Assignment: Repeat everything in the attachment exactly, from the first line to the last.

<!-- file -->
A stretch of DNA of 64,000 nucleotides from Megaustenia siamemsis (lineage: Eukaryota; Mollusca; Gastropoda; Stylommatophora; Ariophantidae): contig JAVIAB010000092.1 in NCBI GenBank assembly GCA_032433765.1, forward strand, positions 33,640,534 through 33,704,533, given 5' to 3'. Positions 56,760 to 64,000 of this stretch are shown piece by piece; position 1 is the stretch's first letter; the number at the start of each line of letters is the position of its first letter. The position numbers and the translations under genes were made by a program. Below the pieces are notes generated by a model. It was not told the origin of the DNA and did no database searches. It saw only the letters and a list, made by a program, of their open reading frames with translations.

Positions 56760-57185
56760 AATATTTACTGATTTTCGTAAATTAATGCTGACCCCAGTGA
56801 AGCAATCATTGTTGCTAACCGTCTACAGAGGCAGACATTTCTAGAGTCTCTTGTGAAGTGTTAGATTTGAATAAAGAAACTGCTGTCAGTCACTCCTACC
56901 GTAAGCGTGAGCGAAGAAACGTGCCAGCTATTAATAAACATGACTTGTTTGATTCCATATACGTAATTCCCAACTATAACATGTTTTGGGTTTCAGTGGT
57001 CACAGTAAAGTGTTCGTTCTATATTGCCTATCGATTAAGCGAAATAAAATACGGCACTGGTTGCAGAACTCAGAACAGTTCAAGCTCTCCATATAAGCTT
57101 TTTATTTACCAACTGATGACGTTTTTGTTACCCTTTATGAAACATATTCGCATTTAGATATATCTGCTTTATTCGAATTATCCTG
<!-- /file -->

A stretch of DNA of 64,000 nucleotides from Megaustenia siamemsis (lineage: Eukaryota; Mollusca; Gastropoda; Stylommatophora; Ariophantidae): contig JAVIAB010000092.1 in NCBI GenBank assembly GCA_032433765.1, forward strand, positions 33,640,534 through 33,704,533, given 5' to 3'. Positions 56,760 to 64,000 of this stretch are shown piece by piece; position 1 is the stretch's first letter; the number at the start of each line of letters is the position of its first letter. The position numbers and the translations under genes were made by a program. Below the pieces are notes generated by a model. It was not told the origin of the DNA and did no database searches. It saw only the letters and a list, made by a program, of their open reading frames with translations.

Positions 56760-57185
56760 AATATTTACTGATTTTCGTAAATTAATGCTGACCCCAGTGA
56801 AGCAATCATTGTTGCTAACCGTCTACAGAGGCAGACATTTCTAGAGTCTCTTGTGAAGTGTTAGATTTGAATAAAGAAACTGCTGTCAGTCACTCCTACC
56901 GTAAGCGTGAGCGAAGAAACGTGCCAGCTATTAATAAACATGACTTGTTTGATTCCATATACGTAATTCCCAACTATAACATGTTTTGGGTTTCAGTGGT
57001 CACAGTAAAGTGTTCGTTCTATATTGCCTATCGATTAAGCGAAATAAAATACGGCACTGGTTGCAGAACTCAGAACAGTTCAAGCTCTCCATATAAGCTT
57101 TTTATTTACCAACTGATGACGTTTTTGTTACCCTTTATGAAACATATTCGCATTTAGATATATCTGCTTTATTCGAATTATCCTG